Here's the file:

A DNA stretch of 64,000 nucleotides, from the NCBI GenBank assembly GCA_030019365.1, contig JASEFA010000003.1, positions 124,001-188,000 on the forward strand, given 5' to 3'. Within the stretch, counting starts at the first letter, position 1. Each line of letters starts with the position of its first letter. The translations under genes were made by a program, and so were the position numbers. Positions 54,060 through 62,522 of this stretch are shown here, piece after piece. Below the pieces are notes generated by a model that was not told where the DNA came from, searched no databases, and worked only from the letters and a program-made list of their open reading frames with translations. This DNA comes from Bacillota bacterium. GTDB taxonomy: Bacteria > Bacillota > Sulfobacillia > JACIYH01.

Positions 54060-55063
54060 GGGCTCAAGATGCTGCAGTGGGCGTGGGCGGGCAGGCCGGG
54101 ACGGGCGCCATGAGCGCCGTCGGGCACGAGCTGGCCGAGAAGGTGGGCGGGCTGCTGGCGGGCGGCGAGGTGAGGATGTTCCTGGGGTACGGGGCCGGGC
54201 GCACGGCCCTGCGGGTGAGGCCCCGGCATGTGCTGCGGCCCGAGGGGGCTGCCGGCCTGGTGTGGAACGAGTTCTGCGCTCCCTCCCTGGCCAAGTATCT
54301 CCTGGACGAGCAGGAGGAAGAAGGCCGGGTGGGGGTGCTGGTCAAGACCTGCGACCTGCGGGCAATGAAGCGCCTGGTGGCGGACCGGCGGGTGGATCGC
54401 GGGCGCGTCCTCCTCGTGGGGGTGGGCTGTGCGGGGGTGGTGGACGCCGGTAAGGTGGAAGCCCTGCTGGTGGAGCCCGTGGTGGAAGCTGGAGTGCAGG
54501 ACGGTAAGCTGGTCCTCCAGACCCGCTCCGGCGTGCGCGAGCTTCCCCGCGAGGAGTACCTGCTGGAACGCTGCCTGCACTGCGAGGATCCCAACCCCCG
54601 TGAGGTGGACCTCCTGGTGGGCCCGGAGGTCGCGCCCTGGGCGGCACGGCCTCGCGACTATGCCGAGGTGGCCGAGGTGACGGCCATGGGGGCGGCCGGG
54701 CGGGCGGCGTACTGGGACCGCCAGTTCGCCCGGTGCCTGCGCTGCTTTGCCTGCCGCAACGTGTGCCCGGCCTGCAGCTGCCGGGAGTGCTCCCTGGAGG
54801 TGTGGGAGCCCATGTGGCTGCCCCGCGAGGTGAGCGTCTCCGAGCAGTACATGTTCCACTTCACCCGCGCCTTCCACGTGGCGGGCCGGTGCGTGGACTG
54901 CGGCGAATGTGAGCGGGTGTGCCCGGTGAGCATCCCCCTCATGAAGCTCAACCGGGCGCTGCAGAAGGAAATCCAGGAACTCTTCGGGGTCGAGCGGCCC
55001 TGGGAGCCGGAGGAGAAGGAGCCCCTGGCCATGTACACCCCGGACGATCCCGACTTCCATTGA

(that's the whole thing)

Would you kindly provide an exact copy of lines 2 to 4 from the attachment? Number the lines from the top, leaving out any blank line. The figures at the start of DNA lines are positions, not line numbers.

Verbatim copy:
Positions 54060-55063
54060 GGGCTCAAGATGCTGCAGTGGGCGTGGGCGGGCAGGCCGGG
54101 ACGGGCGCCATGAGCGCCGTCGGGCACGAGCTGGCCGAGAAGGTGGGCGGGCTGCTGGCGGGCGGCGAGGTGAGGATGTTCCTGGGGTACGGGGCCGGGC